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Justice Scalia law school renamed after embarrassing acronym

Joseph McCormick April 7, 2016

A law school recently named after late Supreme Court justice Antonin Scalia has been forced to re-change the name over an embarrassment.

The George Mason University last week announced that it would be changing its name to honour the late justice, who was known for his anti-gay opinions.

But the chosen name, the ‘Antonin Scalia School of Law’, was quickly pointed out for its slightly comical acronyms.

Social media pounced on the idea of calling the school ‘ASSLAW’ or ‘ASSoL’.

The Arlington Virginia school decided to change its name after receiving $30 million in donations.

But now the school has decided to re-change the name, in order to avoid the jokes, probably to the disappointment of Twitter users.

The school will now be called the Antonin Scalia Law School (ASLS).

“The name initially announced,” Dean Henry Butler wrote to alumni, “has caused some acronym controversy on social media. The Antonin Scalia Law School is a logical substitute. We anticipate the naming will be effective on July 1, 2016 pending final approval by the State Council of Higher Education for Virginia.”

Some have already pointed out that ASLS, if said in a certain way, is still slightly comical.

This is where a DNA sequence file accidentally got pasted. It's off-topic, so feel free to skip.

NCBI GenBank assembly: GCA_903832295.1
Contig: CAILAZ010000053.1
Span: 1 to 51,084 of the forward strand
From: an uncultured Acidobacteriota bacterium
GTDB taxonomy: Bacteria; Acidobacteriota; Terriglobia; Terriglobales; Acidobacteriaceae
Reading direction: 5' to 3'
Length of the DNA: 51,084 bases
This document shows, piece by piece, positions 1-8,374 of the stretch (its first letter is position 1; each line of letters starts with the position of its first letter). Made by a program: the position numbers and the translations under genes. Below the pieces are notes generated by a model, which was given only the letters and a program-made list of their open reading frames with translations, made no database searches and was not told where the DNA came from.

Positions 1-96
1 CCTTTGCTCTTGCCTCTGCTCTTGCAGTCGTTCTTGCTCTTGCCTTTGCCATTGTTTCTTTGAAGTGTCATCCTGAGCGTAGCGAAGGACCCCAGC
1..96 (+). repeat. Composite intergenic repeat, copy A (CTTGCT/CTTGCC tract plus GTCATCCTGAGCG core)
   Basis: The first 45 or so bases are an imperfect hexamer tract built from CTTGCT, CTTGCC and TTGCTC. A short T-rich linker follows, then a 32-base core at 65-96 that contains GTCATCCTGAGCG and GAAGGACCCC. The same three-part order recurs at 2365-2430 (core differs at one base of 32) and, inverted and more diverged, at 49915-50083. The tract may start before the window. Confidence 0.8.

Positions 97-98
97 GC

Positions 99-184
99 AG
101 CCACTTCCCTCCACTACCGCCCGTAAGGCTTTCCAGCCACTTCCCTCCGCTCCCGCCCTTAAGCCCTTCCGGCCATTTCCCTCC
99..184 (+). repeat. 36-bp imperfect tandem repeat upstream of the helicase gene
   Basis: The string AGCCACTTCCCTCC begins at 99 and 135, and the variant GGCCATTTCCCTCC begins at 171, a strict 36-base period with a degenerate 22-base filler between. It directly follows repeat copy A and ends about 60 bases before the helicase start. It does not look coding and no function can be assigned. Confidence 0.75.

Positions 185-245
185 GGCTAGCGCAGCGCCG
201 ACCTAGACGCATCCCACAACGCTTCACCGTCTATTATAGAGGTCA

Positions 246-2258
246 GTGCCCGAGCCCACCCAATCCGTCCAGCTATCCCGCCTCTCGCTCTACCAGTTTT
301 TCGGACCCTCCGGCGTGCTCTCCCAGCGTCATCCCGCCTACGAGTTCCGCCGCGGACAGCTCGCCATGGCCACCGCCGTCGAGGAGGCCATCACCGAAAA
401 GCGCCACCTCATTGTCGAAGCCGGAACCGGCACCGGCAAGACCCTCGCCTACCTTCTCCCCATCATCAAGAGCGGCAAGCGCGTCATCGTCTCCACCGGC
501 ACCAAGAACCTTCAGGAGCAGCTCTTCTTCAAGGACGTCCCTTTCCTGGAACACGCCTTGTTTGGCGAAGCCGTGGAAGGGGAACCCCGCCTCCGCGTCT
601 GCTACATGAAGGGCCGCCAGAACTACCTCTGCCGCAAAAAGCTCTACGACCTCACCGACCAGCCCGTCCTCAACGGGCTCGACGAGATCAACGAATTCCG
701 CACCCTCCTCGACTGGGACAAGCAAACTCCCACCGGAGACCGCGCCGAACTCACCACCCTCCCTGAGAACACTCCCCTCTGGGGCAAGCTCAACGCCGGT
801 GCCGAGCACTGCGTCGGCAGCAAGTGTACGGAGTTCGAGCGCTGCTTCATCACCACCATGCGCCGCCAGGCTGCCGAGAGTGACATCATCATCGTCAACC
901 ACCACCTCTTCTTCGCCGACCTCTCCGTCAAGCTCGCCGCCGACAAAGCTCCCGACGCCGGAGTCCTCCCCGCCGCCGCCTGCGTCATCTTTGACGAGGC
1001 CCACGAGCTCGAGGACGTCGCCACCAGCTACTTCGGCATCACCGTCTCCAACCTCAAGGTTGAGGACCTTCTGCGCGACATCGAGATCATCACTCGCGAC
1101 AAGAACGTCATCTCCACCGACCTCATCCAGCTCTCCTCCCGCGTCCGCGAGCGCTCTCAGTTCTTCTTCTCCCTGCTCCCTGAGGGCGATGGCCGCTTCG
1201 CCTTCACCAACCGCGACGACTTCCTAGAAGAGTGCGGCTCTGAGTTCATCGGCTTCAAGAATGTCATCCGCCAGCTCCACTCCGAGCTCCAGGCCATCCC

Ultra-conservative Justice Scalia, who was a strong opponent of gay rights, passed away earlier this year from a heart attack.

Across his long career, the justice has dissented against LGBT equality on nearly every issue – from the court decision throwing out sodomy laws, to the one bringing equal marriage. He also openly compared the rights of gay people to paedophiles and incestuous couples, and was known for his blistering dissents.

However, he was also renowned for his unlikely friendship with uber-liberal justice Ruth Bader Ginsburg, with whom he served (and frequently clashed) for nearly three decades, and who paid an emotional tribute to the justice.

Ginsburg has long supported equality, and attracted fury from conservatives for performing same-sex weddings herself ahead of last year’s court ruling.

More: Antonin Scalia, US

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